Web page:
Einstein’s religious skepticism was in line with many of his scientific contemporaries. Still, Einstein was able to find spiritual wonder in the beauty of the natural world. Perhaps Einstein’s beliefs can be summed up in this single quote: “The most beautiful emotion we can experience is the mystical. It is the power of all true art and science. He to whom this emotion is a stranger, who can no longer wonder and stand rapt in awe, is as good as dead.”

In an interview with a reporter, Einstein said, “You may say that you have never heard of or seen God before. Under those premises, how could you believe that God exists? It’s true, you have five senses – sight, hearing, smell, taste, and touch. However, there is a limit to your senses. For instance, humans can only hear sounds in the range of 20 Hz to 20 kHz, while other animals have a wider range.”

“It also holds true with sight,” he continued. “Humans can only see objects emitting light wavelengths that are observable to the human eye. However, the light that the naked eye can see is only a limited spectrum of the many wavelengths that are included in the electromagnetic waves.”

In another interview, Einstein said: “Some people think that religion is not compatible with science. As a scientific researcher, I understand that today’s science is limited in determining whether something exists or not.”

The scientist continued by giving another example, saying, “Thousands of years ago, we could not prove the existence of the nucleus of an atom. If we had just recklessly concluded that the atomic nucleus does not exist, and then proceeded to discover it today, wouldn’t we have made a big mistake by denying its existence in the first place?”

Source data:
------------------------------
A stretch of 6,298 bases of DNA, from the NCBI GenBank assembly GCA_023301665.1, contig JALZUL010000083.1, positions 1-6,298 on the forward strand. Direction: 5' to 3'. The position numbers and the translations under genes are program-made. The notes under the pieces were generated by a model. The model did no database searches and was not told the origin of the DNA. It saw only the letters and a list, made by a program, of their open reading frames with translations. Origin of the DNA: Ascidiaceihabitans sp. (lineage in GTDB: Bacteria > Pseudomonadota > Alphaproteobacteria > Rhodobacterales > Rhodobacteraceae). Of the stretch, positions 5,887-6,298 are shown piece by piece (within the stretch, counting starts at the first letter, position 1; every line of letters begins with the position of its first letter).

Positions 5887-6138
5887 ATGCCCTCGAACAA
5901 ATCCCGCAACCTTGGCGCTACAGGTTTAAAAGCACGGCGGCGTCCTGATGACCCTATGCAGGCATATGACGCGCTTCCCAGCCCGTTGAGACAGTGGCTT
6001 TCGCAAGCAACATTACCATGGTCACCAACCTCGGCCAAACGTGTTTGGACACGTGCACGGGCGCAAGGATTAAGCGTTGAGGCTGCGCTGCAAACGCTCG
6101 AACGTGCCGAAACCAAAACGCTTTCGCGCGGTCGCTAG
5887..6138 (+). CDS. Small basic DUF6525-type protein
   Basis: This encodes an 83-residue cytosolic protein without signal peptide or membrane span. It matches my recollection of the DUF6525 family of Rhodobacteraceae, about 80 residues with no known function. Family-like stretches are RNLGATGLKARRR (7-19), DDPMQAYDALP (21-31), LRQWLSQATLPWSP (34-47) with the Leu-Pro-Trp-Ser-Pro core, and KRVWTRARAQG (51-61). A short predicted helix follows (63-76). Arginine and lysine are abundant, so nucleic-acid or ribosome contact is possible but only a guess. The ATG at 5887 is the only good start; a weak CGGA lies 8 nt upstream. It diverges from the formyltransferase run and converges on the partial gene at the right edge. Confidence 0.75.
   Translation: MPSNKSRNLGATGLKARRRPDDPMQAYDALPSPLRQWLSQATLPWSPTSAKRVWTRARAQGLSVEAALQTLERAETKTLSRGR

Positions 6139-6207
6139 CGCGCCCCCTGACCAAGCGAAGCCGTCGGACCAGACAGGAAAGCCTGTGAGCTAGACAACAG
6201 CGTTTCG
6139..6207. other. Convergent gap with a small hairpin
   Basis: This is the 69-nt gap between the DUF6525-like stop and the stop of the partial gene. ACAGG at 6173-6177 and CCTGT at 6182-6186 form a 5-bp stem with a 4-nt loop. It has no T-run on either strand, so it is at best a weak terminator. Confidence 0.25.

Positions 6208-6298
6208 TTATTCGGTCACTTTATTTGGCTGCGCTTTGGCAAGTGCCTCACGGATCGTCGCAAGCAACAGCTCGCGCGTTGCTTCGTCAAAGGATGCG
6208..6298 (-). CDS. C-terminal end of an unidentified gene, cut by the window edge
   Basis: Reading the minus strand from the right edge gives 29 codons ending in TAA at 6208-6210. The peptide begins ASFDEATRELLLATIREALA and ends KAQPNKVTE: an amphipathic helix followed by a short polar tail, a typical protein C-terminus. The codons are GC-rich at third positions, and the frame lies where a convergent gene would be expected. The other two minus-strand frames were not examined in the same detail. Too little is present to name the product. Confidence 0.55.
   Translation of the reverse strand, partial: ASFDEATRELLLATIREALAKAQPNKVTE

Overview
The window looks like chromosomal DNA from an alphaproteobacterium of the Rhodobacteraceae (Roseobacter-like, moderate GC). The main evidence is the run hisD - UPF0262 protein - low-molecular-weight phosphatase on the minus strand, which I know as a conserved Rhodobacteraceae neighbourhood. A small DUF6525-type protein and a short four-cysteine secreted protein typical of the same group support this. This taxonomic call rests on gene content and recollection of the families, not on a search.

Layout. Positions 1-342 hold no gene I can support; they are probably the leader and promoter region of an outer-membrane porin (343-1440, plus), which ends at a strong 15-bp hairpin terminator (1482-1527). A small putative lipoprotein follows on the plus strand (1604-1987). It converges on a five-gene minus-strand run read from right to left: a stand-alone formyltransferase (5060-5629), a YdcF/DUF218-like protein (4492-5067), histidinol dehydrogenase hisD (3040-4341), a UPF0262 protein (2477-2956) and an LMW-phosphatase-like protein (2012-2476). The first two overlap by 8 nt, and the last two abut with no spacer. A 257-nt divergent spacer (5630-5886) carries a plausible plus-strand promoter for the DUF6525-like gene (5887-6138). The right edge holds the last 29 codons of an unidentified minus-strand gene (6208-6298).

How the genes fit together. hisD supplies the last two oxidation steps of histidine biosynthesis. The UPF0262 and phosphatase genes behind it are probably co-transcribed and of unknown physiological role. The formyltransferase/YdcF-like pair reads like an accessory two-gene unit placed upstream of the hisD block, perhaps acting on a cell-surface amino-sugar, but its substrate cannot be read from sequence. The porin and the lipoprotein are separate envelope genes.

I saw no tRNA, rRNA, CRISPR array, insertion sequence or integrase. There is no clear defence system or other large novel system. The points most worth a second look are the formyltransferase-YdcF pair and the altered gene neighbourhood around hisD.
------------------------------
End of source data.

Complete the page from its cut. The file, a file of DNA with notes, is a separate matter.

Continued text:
“Therefore, science today cannot prove the existence of God, because science is not yet developed enough,” he added. “It is not because God does not exist.”

Einstein identified himself as a follower of Baruch Spinoza – a 17th-century Dutch-Jewish pantheist philosopher who saw God in every aspect of existence as well as extending beyond what we can perceive in the world. He used logic to deduce his fundamental principles, and he believed that God is indifferent to individuals.

Science without religion is lame. Religion without science is blind. – Albert Einstein

The further the spiritual evolution of mankind advances, the more certain it seems to me that the path to genuine religiosity does not lie through the fear of life, and the fear of death, and blind faith, but through striving after rational knowledge. – Albert Einstein

Every one who is seriously involved in the pursuit of science becomes convinced that a spirit is manifest in the laws of the Universe-a spirit vastly superior to that of man, and one in the face of which we with our modest powers must feel humble. – Albert Einstein

The most beautiful thing we can experience is the mysterious; It is the source of all true art and science. – Albert Einstein

Peace cannot be kept by force. It can only be achieved by understanding. – Albert Einstein